BOURNEMOUTH Town Hall should be sold and more jobs cut as part of efforts to address the financial impact of the coronavirus, Conservatives members of BCP Council have urged.

The council has forecast that, even with the £22million already provided by the government, it will have a funding gap of about £30m this year – more than a tenth of its total budget.

Conservative group leader councillor Drew Mellor described the ruling Liberal Democrat-led coalition’s handling of the issue as “bordering on financial negligence” and has urged merger plans to be stepped up.

Local authorities across the country have said their response to the coronavirus pandemic has left them with significant funding gaps.

BCP Council has forecast it will lose an average of more than £1m each week over the coming year, with almost half of this coming through “lost income”, particularly from its car parking and commercial ventures.

Two grants totalling just over £22m have been awarded by the government, leaving a funding gap of about £30m – about double its reserves.

Last month local government secretary Robert Jenrick told local authorities any extra costs they incur would be covered. But Cllr Mellor said the council should prepare to have to cover some itself.

“With a huge loss in the council’s income expected through diminished receipts in areas like car parking it is without doubt that we will have a financial hole that is well in excess of our reserves,” he said.

“Any commercial organisation would have immediately looked at a financial response but briefings with senior officers shockingly revealed that this administration hadn’t even started on how to recover this loss."

On Monday he sent Cllr Slade a four-page “transformation strategy” urging the council to put its merger work back on the agenda and increase its ambitions.

Outlined in this is a proposal to increase the number of jobs cut by the council from 15 per cent of its staff to 20 per cent and also the speed at which they are made.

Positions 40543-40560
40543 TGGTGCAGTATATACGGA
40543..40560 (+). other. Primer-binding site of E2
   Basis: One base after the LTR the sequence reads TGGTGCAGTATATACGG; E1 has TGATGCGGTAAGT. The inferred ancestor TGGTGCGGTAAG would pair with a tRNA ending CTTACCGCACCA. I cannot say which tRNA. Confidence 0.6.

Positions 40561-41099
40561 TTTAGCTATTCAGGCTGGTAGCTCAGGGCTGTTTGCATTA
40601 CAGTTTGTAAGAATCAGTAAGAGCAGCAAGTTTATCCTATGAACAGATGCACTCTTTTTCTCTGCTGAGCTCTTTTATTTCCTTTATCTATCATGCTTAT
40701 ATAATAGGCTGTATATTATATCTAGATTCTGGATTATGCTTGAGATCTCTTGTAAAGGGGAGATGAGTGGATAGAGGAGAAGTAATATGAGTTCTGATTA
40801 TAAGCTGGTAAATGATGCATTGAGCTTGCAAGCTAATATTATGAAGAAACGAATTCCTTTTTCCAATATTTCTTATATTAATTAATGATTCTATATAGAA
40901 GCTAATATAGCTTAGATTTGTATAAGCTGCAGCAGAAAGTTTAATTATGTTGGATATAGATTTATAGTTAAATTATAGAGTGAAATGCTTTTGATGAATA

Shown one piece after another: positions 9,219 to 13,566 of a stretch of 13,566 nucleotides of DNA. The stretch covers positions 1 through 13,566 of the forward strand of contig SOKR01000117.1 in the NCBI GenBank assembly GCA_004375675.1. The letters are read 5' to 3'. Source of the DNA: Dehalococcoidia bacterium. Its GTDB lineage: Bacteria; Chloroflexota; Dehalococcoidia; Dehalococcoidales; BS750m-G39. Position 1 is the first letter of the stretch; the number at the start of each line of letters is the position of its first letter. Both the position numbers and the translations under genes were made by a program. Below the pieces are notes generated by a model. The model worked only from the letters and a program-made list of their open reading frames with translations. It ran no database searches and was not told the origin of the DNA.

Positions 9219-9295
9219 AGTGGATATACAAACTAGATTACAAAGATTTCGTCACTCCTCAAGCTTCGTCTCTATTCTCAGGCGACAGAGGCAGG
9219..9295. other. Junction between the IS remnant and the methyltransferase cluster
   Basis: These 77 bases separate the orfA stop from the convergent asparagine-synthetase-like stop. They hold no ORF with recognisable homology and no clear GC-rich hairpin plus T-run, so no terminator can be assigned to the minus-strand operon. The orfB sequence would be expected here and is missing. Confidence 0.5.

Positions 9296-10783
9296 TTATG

He said by further reducing the side of the council’s workforce, the council would also be able to move into an available office block in Bournemouth, understood to be Holland House, freeing up Bournemouth Town Hall to be sold.

This work, he said, would mean the council would not have to pay an estimated £20m-29m cost of refurbishing the building and bring total savings of between £50m and £60m.

Cllr Mellor has also proposed the formation of a “united administration” in which his group would have a part in running the council. This has been rejected.

Discussions have also been held about calling a vote of no confidence in Cllr Slade in order to gain control of the council, although this is not expected in the immediate future.

It follows the death of Christchurch Independent councillor Colin Bungey, which left the controlling coalition with the same number of councillors as there are Conservatives.

Cllr Slade said it was “unrealistic” to suggest this arrangement would be able to work.

She said: “We have a successful, innovative and united administration running this council already and – as we have seen from recent government failings – an effective opposition is required for any administration to work properly. That is the proper role of the Conservative group at present.”

Plans for how the council will respond to the financial impact of dealing with the coronavirus are due to be considered at the meeting of its cabinet at the end of next month.